We all need fellowship with our friends and peers.

I’ve met some families that long to constantly take family members out.  I’ve met other family members that refuse to take their family members out, although it is enjoyable for that person.

There are instances when it is not possible to have outings, such as if the person is bed bound.

However, short outings are encouraged for the elderly.

Doing so gets them out and about and allows them to interrupt with others.

Socialization is important for the elderly.  This is one of the benefits of adult day care, retirement centers or skilled nursing care.

However, even if a person is home bound short outings are still good for them.

These can include:

We all need fellowship
We all need fellowship
  • Going out to eat
  • Riding into town and back
  • A walk through nature {or a ride}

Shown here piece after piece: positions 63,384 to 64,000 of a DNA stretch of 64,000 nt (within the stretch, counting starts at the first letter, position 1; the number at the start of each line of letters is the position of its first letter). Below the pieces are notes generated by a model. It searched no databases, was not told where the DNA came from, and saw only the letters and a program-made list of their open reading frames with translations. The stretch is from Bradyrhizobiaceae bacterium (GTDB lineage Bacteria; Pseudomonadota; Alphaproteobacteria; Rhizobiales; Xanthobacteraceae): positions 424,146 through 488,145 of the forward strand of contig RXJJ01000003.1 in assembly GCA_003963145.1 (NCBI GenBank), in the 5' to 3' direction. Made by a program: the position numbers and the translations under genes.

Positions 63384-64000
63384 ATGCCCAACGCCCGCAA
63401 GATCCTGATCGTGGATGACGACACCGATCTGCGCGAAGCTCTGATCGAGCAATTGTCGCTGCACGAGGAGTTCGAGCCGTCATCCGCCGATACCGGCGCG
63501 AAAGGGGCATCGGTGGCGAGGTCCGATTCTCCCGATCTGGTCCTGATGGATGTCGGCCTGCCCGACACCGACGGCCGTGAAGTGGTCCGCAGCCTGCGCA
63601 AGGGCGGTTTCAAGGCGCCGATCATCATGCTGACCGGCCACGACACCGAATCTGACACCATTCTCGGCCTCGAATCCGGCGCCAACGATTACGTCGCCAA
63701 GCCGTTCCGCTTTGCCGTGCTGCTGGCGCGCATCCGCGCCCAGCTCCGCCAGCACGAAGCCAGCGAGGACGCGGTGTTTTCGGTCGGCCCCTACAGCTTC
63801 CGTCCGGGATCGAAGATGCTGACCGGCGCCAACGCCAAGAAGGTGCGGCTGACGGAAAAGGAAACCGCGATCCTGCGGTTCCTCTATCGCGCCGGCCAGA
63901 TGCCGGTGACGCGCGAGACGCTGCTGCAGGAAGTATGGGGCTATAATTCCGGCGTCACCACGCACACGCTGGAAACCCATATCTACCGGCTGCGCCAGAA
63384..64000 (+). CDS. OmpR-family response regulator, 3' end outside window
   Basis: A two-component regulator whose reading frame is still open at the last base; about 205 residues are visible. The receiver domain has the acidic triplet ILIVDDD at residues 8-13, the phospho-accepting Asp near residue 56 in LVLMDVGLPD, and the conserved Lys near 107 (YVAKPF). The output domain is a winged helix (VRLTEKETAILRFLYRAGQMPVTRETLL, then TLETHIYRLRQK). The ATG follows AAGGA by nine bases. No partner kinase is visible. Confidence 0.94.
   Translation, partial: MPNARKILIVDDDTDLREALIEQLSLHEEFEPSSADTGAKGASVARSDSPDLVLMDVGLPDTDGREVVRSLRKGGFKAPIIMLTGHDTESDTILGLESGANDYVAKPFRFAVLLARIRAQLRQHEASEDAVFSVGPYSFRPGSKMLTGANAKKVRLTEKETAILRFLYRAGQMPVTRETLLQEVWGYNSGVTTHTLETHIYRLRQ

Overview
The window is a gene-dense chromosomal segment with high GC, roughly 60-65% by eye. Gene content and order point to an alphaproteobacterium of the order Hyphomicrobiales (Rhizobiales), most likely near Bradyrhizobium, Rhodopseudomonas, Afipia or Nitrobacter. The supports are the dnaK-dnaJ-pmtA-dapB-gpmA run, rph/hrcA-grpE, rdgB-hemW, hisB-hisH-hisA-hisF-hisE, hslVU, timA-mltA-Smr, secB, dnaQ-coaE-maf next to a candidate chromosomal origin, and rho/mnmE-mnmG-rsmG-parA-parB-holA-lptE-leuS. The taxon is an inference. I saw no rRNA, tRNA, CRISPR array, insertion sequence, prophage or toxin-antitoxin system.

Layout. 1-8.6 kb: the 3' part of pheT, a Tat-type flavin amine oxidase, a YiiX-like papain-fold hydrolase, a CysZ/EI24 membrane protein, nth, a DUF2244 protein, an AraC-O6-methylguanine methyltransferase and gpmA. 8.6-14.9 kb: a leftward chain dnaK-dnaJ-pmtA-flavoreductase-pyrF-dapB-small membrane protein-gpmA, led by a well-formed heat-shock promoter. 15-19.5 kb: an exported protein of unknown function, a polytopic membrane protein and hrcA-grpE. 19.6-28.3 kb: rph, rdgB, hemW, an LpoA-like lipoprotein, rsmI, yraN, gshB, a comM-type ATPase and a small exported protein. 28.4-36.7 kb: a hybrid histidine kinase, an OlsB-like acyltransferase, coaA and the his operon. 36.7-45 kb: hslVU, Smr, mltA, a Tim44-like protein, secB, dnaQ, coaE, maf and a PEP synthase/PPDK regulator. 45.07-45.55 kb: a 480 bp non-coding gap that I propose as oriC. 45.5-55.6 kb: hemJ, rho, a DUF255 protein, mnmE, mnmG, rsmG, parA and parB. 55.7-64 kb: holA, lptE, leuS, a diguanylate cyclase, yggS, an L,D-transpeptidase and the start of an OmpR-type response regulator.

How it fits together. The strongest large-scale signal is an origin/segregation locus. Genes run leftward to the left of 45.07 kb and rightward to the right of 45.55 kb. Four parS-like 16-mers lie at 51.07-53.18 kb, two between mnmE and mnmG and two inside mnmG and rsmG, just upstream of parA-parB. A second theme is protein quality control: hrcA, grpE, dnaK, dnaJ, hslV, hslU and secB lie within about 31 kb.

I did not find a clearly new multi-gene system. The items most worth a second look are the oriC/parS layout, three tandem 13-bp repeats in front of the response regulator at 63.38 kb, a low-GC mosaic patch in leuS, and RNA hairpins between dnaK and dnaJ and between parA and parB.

• Having a friend visit
  • Family gatherings
  • Doctor visits
  • Personal Care Outings {Hair, Nails, etc.}

How do you help your loved one have fellowship and outings?

Caregiving Monday: 10 Activities for sensory stimulation with dementia

Are you looking for ideas for sensory stimulation with your loved one that has dementia?

Hand massages provides that personal touch and says I care
Hand massages provides that personal touch and says I care

If you’re not sure what I mean, sensory stimulation uses the five senses of sight, touch, hearing, taste and feel to hopefully evoke positive emotions.